35mm Film Tank Motor Roller
An easy to construct Arduino controlled, motorised roller for the Jobo brand of film development tanks.
Things used in this project
Hand tools and fabrication machines
Drill / Driver, Cordless
I love black and white film photography but having to manually agitate my film development take for 20 minutes is a chore. Paying someone else €500 plus to solve this for me feels like a lot of money. So, I solved it myself with an Arduino UNO for under €100.
I started processing my own 35mm black and white film during the Covid lockdowns. Initially, I was using a manual daylight tank which lets me load the film without needing a darkroom or a changing back. That's great for films that only require developing for 5 minutes but for films that require longer the need to continuously turn the knob on the tank becomes a chore.
I've been wanting to experiment with pushing films, for example exposing an ISO400 speed film as though it were an ISO1600 speed film. Pushing allows you to take pictures when there is less light but it means the film requires developing for longer. Up to 20 minutes development time in the case of the Rollei Retro 400S pushed to ISO1600.
Twenty minutes is a long time. Long enough to make me think twice about experimenting until I had a better solution. The obvious choice is to do what many photographers do and either pay a lab to process their films (where's the fun in that?) or use a traditional development tank which only needs inverting once per minute. This second option is OK but it requires twice the amount of chemicals and thus leads to additional and unnecessary pollution.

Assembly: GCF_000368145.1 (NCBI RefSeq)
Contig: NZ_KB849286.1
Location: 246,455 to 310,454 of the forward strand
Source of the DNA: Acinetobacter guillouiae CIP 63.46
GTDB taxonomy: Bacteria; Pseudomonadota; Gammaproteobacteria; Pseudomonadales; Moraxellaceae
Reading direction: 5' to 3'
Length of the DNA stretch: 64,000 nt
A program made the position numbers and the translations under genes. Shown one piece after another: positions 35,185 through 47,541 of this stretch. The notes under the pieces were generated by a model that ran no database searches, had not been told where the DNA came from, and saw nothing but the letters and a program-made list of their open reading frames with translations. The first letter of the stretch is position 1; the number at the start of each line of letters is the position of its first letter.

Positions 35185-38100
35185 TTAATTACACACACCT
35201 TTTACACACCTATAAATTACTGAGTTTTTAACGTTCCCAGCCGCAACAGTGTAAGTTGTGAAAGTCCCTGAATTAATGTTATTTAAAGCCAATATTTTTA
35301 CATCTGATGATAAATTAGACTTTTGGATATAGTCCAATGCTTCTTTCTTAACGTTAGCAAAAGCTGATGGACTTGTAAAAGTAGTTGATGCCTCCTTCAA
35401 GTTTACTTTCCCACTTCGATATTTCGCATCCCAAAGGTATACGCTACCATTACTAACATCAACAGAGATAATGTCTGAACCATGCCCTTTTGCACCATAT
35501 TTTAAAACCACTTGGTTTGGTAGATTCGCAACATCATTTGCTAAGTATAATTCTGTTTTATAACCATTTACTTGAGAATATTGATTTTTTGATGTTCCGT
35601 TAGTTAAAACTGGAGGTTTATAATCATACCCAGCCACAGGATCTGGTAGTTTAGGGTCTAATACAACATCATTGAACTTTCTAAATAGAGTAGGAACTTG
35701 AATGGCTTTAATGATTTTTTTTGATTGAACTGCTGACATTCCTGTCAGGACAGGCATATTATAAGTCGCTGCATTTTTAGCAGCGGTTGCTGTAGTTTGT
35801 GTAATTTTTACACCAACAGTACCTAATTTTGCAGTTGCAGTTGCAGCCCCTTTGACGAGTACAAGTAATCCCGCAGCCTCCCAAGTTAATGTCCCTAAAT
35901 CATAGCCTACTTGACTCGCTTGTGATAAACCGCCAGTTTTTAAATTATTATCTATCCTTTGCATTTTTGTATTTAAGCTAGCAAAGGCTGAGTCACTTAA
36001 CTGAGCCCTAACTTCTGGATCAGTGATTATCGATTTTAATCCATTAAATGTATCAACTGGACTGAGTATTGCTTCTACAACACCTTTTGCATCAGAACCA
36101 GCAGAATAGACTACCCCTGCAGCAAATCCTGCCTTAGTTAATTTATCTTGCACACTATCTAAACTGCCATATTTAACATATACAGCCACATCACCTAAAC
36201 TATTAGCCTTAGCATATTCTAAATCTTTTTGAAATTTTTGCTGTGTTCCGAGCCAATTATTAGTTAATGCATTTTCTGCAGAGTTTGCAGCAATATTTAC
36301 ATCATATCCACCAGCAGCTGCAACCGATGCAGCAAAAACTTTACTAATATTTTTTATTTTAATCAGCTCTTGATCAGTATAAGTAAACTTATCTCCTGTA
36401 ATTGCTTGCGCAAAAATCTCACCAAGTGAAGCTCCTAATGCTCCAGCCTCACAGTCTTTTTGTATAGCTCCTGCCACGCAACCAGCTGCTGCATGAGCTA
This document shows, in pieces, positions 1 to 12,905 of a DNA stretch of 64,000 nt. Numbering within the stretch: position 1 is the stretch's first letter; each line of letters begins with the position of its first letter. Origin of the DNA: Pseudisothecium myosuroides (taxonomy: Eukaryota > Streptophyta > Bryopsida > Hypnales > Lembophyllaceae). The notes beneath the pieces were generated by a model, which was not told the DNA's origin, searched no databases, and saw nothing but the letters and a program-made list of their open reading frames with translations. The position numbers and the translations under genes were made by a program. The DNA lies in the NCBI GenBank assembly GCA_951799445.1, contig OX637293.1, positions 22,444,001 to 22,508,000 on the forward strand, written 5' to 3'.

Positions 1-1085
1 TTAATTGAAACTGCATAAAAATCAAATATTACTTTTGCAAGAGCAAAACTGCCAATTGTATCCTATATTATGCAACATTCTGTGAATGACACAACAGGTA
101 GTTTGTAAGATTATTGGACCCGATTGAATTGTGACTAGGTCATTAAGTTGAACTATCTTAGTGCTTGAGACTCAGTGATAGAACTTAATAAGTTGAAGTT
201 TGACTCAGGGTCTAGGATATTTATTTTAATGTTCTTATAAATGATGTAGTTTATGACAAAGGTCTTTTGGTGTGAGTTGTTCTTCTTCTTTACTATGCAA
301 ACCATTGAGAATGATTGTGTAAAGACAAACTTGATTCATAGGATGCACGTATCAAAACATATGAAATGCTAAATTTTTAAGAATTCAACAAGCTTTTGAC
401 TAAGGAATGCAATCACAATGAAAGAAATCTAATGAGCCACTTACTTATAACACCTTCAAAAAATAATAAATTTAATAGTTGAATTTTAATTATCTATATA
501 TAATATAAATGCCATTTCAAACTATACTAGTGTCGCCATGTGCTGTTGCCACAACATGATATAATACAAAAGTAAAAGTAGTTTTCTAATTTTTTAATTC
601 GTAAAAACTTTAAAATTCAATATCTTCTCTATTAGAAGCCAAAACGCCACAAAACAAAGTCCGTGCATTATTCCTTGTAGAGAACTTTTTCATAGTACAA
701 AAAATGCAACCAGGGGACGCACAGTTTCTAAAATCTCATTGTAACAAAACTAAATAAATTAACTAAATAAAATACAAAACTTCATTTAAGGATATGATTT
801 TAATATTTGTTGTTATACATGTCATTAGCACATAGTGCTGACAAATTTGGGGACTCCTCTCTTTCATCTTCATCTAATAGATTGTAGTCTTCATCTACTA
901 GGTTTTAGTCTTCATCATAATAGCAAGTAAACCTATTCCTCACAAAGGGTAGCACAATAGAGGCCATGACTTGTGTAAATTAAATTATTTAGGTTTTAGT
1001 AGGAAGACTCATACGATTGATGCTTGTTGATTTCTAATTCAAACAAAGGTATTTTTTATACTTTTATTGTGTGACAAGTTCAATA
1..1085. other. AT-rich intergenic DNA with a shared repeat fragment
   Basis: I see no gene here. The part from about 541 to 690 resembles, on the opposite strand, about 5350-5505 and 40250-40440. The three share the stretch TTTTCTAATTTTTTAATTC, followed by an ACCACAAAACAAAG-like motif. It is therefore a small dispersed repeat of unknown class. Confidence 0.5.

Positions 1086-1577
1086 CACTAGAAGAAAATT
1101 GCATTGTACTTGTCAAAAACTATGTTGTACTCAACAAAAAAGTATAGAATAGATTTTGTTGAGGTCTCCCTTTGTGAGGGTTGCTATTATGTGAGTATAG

I told myself that there had to be a better way and there is, JOBO produce a range of film development tanks designed for rotary processing. I mainly shoot 35mm film but I have medium format cameras that I may want to use in the future and which take the wider 120 roll film. To satisfy the needs of hobbyists like myself, JOBO produce their series 1520 UniTank which can take 2 35mm films or 2 120 roll films. The UniTank only needs 240ml of chemicals if used with a rotary processor instead of 485ml if used with the traditional inversion method.
So far so good, a new Jobo UniTank 1520 costs around €40. A new motorised rotary process costs between €1900 and €3900, a used motorised processor costs €500 plus on eBay. These processors are beyond my budget. They are also designed for processing colour films which is a much more complicated process that processing black and white films. So, time to build one myself.
The concept is simple, rotate the tank for a configurable period of time using a DC motor. Something I can quickly prototype from have drawers full of various Arduinos and other leftover from old projects I have in my workshop.
Step 1: Rollers
The rotatable body of the UniTank is 95mm long with the lid fitted. The base of the tank has a 22mm deep recess and a 92mm internal diameter.
As a baseboard, I'm using a 210mm x 320mm x 18mm thick piece of recycled pine board.
To support the tank, I use 4 50mm roller wheels. The wheels are positioned on the base board so that the centres of the wheels are spaced: